I’m part of the headphones generation. I rarely travel anywhere without a set of them somewhere about my person. I have multiple pairs of them, there’s the ones I wear when I want to cancel out the rest of the world, there’s another pair I wear when it’s important to hear some level of background noise. When I work from home there’s nearly always music playing.
All of this noise – but I’m not really listening.
Recently I’ve been trying to learn how to listen, really listen.
Listen to the humming sound that my home makes when no-one is home. Hearing the central heating awaken and go back to sleep. There’s always a click from the radiator in the kitchen a few seconds after it starts up.
Listen to the rustling sound that the hawthorn hedge at the bottom of my garden makes when it’s windy. And when it’s really windy the sound of next-doors silver birch rubbing against the fence between the two gardens.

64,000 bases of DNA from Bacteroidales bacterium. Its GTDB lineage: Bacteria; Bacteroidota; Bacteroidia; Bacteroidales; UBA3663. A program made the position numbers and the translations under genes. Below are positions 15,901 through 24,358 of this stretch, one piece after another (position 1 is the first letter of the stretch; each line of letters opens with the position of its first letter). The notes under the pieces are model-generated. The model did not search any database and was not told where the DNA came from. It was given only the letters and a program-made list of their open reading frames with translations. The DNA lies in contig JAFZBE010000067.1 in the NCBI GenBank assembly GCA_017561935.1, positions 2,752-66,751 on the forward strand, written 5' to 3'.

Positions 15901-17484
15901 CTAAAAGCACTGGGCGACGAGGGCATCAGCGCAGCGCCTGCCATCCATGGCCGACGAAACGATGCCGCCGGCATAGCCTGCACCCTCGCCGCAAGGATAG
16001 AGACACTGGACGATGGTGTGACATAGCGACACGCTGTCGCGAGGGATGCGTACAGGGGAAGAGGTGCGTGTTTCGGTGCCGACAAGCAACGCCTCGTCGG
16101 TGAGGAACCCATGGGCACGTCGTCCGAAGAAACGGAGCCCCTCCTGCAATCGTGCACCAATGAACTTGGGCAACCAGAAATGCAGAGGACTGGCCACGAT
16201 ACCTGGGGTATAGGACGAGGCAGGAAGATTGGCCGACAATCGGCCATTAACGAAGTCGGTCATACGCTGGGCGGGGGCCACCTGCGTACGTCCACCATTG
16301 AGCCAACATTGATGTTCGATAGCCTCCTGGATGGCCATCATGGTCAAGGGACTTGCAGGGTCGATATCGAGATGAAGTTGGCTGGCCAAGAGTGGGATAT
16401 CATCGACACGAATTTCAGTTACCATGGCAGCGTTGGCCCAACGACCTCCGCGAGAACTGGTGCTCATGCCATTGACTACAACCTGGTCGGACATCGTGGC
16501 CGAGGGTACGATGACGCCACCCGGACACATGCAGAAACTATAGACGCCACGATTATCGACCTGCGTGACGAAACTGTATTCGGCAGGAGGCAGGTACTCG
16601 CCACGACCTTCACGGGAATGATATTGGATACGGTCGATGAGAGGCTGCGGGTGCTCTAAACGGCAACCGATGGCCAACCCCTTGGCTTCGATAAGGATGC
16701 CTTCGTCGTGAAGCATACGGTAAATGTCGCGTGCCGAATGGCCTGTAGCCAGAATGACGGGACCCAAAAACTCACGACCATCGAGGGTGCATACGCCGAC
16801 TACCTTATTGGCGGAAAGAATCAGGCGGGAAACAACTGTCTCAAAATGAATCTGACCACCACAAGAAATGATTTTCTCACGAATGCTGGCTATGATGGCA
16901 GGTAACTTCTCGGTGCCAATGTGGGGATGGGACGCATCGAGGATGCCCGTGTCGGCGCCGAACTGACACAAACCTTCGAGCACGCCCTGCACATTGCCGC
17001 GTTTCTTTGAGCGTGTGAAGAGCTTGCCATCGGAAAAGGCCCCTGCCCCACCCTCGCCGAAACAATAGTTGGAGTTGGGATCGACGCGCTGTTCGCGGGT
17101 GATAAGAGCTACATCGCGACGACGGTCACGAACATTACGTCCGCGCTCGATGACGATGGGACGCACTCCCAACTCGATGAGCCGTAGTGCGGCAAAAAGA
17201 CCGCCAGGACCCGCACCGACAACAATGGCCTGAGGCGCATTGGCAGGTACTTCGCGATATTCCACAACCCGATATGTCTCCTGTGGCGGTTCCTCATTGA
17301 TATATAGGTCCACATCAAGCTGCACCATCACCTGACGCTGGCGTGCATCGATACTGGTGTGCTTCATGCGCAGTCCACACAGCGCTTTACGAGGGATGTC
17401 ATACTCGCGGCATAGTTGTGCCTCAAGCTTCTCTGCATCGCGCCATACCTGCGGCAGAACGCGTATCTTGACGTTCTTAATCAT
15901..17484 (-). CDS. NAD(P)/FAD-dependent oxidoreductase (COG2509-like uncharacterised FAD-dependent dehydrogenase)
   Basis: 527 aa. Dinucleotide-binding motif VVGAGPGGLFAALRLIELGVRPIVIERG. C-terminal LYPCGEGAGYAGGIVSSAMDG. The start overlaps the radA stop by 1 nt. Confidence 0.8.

Listen to my breathing (panting) as I cycle to work. Hearing how it changes from street to street and hill to hill.
Listen to the different tone of my footsteps as I walk around the woods. Squelch, squelch, tramp, tramp, squelch (at the moment).
Listen to the rhythm of my fingers on the keyboard as I type. And the click of the mouse as I run it around the desk.
It’s amazing what you can hear when you listen. I’ve been trying to savour this mundane sounds.
I have to be honest though, the sounds of the washing machine still drives me mad.
If listening sounds like a terribly dull thing to you perhaps this talk will inspire and challenge you: